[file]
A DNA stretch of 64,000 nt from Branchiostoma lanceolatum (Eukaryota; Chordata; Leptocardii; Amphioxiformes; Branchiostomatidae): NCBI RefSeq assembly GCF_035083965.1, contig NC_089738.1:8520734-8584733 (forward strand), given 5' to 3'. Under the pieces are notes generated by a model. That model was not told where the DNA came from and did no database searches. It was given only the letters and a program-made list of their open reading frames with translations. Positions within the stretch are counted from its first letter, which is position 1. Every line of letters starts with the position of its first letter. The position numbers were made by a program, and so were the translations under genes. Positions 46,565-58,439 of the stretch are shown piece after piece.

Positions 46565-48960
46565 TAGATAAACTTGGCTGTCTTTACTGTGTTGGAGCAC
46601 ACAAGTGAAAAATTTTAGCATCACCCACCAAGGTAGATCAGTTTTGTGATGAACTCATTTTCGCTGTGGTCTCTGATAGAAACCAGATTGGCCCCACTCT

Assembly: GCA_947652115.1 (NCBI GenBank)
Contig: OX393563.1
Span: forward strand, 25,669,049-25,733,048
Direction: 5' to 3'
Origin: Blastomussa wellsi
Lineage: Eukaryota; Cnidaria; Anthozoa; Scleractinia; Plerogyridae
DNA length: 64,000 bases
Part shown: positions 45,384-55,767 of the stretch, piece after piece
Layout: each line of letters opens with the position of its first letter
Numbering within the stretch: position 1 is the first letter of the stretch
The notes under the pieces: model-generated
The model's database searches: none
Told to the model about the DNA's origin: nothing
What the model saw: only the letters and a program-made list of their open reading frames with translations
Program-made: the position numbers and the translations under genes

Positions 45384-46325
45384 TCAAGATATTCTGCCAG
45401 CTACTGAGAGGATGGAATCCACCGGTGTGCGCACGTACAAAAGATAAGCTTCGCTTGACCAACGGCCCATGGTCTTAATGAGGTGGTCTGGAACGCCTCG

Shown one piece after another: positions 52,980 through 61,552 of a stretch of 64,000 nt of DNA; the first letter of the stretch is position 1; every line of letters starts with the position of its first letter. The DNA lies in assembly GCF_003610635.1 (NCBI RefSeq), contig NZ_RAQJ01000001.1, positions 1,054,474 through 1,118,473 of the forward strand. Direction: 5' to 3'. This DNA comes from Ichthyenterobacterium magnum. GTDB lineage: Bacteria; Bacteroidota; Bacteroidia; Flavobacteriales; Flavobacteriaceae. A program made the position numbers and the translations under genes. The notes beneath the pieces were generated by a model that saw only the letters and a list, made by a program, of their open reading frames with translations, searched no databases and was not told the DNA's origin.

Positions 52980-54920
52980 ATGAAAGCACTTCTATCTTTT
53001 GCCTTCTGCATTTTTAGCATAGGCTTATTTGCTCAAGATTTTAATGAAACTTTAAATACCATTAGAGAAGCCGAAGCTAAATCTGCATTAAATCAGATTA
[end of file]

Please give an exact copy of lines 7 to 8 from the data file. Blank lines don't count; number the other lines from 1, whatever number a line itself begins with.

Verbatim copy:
Span: forward strand, 25,669,049-25,733,048
Direction: 5' to 3'